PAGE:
Since 1980, annual losses to both governments and to the private sector from global catastrophes such as cyclones, storms and floods have increased at a rate of 4 percent above inflation. Insured losses have grown at 7.3 percent per year. Even today, however, the vast majority – 76.5% – of global disaster losses remain uninsured. The 2003 to 2005 hurricane period brought this risk to wider attention. There is today an opportunity to deploy even more capital to bridge the catastrophe protection gap, protecting lives and boosting the global economy’s resilience to natural disasters – which have led to global economic losses of around $3.6 trillion from 1980 to 2015.
The US Mortgage Industry: New Forms of Capital
The 2008 financial crisis pushed US mortgages – and their risk – into global headlines. This shock triggered a set of reforms and changes which, taken together, mean that today’s mortgage market, particularly in the US, is more transparent and less risky.
Firstly, the mortgage crisis triggered significant regulatory reform. Fannie Mae and Freddie Mac are the two government sponsored entities (GSEs) which issue and securitize mortgages. In 2012, the US government created a new regulator and conservator for both organizations called the Federal Housing Finance Agency. As a result, mortgage holders, investors, insurers, and taxpayers now know that the sector has better oversight and regulation than in the lead up to the crisis.
Secondly, Freddie Mac and and Fannie Mae’s housing risk is now insured. During the crisis, the undercapitalized organizations were rescued by the taxpayer with low-interest loans at the Federal Reserve, and Treasury Department stock purchases.
Today, the GSEs are required to share their mortgage default risk with many different forms of private capital. As a result, both GSEs created their own insurance products to share credit default risk on an aggregate excess of loss basis. This means that the traditional mortgage lenders in the US have been spreading their own liabilities, reducing the risk of being hit by a major shock, while at the same time increasing trust in the industry, and so reducing the likelihood of future short-term economic uncertainties leading to a panic that could prompt a fresh crisis.
“Reinsurance rates have been softening for a decade due to record levels of capital and the lack of severe natural catastrophes over the time period. US Mortgage credit has emerged as an opportunity to help prepare for and mitigate future crises. We are working to ensure that re/insurance supply meets the high level of demand for this type of risk transfer,” says Monaghan.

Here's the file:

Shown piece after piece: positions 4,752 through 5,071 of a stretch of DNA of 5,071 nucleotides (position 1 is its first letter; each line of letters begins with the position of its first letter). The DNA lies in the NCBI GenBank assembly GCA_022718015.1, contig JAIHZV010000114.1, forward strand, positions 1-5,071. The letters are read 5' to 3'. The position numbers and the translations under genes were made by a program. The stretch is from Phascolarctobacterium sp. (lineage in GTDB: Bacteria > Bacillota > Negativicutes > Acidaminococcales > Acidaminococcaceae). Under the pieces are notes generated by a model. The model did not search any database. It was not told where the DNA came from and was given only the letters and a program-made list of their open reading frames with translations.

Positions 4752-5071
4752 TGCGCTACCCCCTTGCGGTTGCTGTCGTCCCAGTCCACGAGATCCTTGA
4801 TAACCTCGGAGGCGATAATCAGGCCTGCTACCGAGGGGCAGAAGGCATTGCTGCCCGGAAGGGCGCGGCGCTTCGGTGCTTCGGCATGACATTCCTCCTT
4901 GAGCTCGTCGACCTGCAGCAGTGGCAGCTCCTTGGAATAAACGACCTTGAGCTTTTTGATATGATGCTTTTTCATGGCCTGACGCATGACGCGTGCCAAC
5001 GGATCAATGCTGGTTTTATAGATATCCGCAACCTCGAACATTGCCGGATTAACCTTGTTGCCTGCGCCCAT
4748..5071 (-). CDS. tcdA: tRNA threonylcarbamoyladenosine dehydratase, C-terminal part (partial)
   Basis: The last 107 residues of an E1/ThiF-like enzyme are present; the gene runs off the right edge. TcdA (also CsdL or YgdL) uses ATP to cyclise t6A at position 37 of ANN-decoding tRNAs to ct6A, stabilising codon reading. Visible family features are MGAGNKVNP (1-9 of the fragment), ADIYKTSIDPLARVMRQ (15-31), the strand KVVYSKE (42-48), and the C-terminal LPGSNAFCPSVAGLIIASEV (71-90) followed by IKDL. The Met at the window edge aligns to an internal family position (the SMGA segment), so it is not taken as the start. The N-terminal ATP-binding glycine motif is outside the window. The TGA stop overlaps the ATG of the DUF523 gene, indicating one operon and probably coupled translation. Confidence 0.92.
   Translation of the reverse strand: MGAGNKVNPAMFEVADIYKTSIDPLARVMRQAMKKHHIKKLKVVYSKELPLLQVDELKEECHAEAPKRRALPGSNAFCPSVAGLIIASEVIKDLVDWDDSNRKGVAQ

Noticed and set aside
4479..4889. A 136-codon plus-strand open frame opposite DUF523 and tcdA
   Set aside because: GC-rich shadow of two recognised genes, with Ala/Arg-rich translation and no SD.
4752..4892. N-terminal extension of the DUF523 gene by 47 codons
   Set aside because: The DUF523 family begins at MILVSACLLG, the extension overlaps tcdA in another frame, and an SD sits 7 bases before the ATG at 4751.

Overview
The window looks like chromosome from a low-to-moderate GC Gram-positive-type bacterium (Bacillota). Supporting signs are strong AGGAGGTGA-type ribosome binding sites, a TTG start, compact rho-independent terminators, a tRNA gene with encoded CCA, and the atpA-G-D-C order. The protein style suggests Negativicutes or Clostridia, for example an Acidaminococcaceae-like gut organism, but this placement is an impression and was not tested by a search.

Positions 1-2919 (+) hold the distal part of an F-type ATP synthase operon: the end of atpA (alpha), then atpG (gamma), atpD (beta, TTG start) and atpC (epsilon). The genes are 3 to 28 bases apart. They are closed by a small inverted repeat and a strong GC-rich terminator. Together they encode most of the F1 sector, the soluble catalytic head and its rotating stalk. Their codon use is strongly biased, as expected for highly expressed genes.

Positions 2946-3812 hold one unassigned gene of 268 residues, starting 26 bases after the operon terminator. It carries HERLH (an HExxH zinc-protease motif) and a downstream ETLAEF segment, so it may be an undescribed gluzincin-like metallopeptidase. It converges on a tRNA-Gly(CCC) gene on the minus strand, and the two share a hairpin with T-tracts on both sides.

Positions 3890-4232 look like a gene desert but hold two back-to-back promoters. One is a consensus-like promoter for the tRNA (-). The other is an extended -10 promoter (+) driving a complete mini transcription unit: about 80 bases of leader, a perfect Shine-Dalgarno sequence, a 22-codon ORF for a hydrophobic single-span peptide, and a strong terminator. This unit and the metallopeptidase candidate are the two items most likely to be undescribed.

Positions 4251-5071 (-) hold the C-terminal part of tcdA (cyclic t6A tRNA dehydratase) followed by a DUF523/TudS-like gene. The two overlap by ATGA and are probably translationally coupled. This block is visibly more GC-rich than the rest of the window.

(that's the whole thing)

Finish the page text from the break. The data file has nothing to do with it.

The perception of the mortgage insurance market has changed and is increasingly associated with opportunities to deploy reinsurance. On the basis of current mortgage insurance rates and expected policy lifetimes, one year of loans could generate $4 to 5 billion in industry mortgage insurance premiums, while also providing systemic protection.
Learning From A Crisis
In retrospect, the financial crisis of 2007 and 2008 – like 9/11 and Hurricane Katrina before it – was a watershed in risk management. It was the point when perceptions of mortgage risk changed; whereas before it had been seen as low risk, the crisis made it clear that that was not the case. As a result of new government regulators and regulation, demand for new forms of mortgage risk transfer increased. Today, mortgage reinsurance is a growing part of the market and intermediaries are working hard to ensure that supply can meet demand.
In June of 2016, Freddie Mac reached a milestone: $5 billion of its mortgage credit risk had been transferred off its books. Kevin Palmer, senior vice president of single-family credit risk transfer for Freddie Mac, stresses that education is key in thinking about the opportunity they had with reinsurance. He states that reinsurance “is helping to bring new sources of capital into the credit risk transfer arena – that’s good news for US taxpayers and investors worldwide.”
It’s a classic case of not putting all your eggs in one basket – an old lesson, but a good one for managing risk more generally.
Diversification can and should lead to greater resilience – not just for reinsurers, but for almost any business in this time of disruption and economic uncertainty. “Those reinsurers that have made investments in the requisite talent and technology have reaped the benefits of a diversified business line,” notes Eric Andersen, CEO, Aon Benfield.
But sometimes it takes a major shock to prompt the change in perception of potential risk that can drive such changes in attitude and risk management – not just within an individual organization or industry, but across the wider economy as a whole.
“Private reinsurers and investment banks have innovative products that offer sovereign financial solutions to countries against natural hazards. However, many countries often need assistance in building institutional capacity to be able to evaluate whether proposed products are effective, well-priced and fit within a government’s existing disaster strategy.” – Gloria M. Grandolini, Senior Director for Finance and Markets Global Practice, World Bank Group
“How you feel about risk is an important starting point when it comes to diversification. In order to know how to allocate your investments, you need to understand the level of risk you’re willing to tolerate for the returns you’re hoping to achieve.” – Legal & General